John Arnold Cranston

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Dr John Arnold Cranston FRSE FRIC LLD (15 August 1891 – 25 April 1972) was a Scottish research chemist. He is credited with the development of isotopes and also the co-discovery of Protactinium (element 91). However this credit was claimed by others, not himself directly, and only caused controversy in the scientific world after the publishing of his obituary.[1][page needed]


He was born on Yangtse-Poo Road in Shanghai in China on 15 August 1891 the son of David Cranston (1848–1938), a water engineer, and Marion Auld. He attended Allan Glen's School in Glasgow and then Glasgow University where he continued at postgraduate level, obtaining a doctorate (DSc).

He worked with Frederick Soddy as a researcher until interrupted by the First World War. In 1915 he locked up his laboratory and notes and went to join the Royal Scots Fusiliers in France, and was attached to the Royal Engineers[2] specialising in training in gas warfare, and rising to the rank of captain.[3] On his return in 1918 Soddy went to Aberdeen University. Cranston then published their notes on isotopes, including the new element, Protactinium. However although they claimed this discovery to have been made in 1915, they were usurped in any acclaim as German scientists had by 1918 already come to the same conclusions.[4] He then took a role as senior lecturer in chemistry at the Royal College of Science and Technology in Glasgow where he stayed until retirement in 1957. The college is now known as Strathclyde University.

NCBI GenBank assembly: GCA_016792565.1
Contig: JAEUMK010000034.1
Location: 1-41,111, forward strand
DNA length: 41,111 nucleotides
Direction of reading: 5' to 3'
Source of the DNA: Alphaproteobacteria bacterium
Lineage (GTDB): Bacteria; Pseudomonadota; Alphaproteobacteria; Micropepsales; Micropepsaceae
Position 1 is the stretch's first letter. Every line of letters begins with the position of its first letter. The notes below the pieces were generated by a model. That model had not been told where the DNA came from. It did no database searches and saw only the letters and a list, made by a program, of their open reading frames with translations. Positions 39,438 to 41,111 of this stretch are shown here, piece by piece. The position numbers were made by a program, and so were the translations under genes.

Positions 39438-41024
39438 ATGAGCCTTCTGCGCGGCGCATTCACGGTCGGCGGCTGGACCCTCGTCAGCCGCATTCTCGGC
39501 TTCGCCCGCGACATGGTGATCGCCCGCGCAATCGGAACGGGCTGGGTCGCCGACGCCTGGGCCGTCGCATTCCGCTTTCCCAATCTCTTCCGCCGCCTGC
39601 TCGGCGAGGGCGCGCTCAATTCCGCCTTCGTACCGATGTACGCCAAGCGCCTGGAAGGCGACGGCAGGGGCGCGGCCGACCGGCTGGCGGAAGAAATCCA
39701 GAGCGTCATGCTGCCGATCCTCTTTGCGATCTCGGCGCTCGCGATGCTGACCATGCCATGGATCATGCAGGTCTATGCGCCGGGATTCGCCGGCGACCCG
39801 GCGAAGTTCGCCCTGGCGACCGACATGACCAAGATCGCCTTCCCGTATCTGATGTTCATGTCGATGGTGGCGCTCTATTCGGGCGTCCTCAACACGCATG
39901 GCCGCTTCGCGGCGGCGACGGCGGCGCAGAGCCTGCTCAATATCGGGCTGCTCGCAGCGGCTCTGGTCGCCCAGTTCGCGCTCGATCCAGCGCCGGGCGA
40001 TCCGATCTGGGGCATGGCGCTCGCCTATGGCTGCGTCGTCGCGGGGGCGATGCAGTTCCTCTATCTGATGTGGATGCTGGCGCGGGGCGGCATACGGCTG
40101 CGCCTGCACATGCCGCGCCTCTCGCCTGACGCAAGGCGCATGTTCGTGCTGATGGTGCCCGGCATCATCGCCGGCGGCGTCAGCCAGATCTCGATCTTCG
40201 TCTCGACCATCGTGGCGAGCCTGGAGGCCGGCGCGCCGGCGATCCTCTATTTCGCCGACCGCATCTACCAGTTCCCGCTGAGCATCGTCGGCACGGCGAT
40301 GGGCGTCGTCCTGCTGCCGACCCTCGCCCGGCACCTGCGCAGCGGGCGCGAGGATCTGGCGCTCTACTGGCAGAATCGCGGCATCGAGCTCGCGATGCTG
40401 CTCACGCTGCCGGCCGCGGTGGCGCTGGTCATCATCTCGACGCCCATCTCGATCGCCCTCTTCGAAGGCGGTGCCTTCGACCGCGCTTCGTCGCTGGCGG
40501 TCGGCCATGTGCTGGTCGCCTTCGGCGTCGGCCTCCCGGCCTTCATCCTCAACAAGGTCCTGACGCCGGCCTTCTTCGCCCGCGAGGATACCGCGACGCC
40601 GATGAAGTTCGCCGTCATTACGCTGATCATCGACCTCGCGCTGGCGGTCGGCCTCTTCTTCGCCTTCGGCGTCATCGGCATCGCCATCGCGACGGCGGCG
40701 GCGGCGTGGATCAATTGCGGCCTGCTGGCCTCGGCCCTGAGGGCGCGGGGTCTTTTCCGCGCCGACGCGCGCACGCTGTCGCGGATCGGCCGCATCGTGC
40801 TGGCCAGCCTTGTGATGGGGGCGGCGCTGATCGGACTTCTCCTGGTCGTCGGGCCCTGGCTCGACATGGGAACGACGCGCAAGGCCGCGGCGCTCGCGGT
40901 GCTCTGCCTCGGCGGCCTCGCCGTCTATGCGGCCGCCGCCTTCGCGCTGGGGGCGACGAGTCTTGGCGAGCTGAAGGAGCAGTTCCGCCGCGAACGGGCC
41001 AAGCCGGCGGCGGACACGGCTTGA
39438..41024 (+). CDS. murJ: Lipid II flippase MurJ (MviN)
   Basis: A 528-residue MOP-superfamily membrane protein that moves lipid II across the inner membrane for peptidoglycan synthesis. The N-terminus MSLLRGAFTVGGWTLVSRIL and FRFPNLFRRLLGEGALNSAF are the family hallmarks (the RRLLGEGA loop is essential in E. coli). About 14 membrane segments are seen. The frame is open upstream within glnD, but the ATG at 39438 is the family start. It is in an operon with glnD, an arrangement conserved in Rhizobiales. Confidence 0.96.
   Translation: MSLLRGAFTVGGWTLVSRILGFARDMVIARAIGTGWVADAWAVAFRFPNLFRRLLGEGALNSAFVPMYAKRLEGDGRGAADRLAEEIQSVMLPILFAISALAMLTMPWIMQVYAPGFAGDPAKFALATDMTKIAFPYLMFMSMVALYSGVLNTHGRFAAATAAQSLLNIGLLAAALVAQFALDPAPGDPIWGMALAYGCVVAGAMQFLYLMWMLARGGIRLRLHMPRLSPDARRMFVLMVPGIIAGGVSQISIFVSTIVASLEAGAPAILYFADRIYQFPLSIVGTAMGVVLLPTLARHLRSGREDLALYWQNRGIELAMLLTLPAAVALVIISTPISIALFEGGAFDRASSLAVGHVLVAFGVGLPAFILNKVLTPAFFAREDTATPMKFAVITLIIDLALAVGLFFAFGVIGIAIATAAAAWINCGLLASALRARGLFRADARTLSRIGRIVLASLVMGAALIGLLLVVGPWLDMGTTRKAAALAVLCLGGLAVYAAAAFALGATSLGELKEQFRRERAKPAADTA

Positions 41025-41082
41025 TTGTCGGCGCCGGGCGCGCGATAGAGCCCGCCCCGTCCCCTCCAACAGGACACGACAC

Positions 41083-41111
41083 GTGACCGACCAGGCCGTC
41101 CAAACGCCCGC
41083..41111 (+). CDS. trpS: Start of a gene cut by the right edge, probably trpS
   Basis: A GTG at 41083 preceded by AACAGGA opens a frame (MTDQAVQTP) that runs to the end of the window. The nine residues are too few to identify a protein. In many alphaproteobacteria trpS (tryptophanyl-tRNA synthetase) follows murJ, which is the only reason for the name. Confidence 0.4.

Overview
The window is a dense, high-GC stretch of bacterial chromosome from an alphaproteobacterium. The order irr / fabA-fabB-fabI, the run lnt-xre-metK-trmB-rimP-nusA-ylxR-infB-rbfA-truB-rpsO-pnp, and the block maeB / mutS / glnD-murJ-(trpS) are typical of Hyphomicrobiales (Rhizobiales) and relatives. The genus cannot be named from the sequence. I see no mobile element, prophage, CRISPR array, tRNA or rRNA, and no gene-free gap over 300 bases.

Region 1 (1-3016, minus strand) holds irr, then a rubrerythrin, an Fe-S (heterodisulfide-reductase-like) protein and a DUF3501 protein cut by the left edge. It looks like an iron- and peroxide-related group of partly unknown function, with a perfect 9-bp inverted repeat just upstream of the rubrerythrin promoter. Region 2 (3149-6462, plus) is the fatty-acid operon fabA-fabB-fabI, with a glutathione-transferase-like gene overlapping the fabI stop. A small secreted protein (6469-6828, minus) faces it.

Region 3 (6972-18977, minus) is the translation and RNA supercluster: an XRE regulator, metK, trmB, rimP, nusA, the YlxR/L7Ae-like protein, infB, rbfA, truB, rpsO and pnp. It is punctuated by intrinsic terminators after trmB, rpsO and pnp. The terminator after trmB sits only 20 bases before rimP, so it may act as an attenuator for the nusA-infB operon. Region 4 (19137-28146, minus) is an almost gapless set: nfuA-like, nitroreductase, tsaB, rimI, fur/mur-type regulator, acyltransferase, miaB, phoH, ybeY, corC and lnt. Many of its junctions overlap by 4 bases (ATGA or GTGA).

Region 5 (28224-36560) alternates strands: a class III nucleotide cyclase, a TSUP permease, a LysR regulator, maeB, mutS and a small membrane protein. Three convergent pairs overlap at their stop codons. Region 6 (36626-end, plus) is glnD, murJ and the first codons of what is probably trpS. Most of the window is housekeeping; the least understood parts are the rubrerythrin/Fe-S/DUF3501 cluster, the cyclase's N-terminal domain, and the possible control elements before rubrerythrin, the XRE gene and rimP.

He was elected a Fellow of the Royal Society of Edinburgh in 1966. His proposers were Lord Alexander Fleck, Peter Pauson, John Monteath Robertson. Manfred Gordon and Patrick Dunbar Ritchie.[5]

He died on 25 April 1972[4] at the Southern General Hospital in Glasgow.[6]


  • The Structure of Matter (1924)
  • Symbols and Formulae in Chemistry (1928)
  • The Discovery of Isotopes by Soddy and his School in Glasgow (1958)


He was married to Helen Paton Scott (1891–1968). They had four sons and a daughter: David Scott Cranston, Helen Scott Cranston, William Weir Cranston, Dennis Mitchell Cranston and John Paton Cranston.[6]


  1. ^ The Lost Elements: The Periodic Table's Shadow Side, by Marco Fontana etc.
  2. ^ "Lieutenant John Arnold Cranston. Royal Engineers". The National Archives. Retrieved 1 December 2015.
  3. ^ "Cranston, John Arnold". University of Aberdeen. Retrieved 1 December 2015.
  4. ^ a b "John Arnold Cranston". University of Glasgow. Retrieved 1 December 2015.
  5. ^ "Former Fellows of The Royal Society of Edinburgh 1783–2002" (PDF). Royal Society of Edinburgh. July 2006. p. 215. Retrieved 1 December 2015.
  6. ^ a b "John Arnold Cranston". Ancestry. Retrieved 1 December 2015.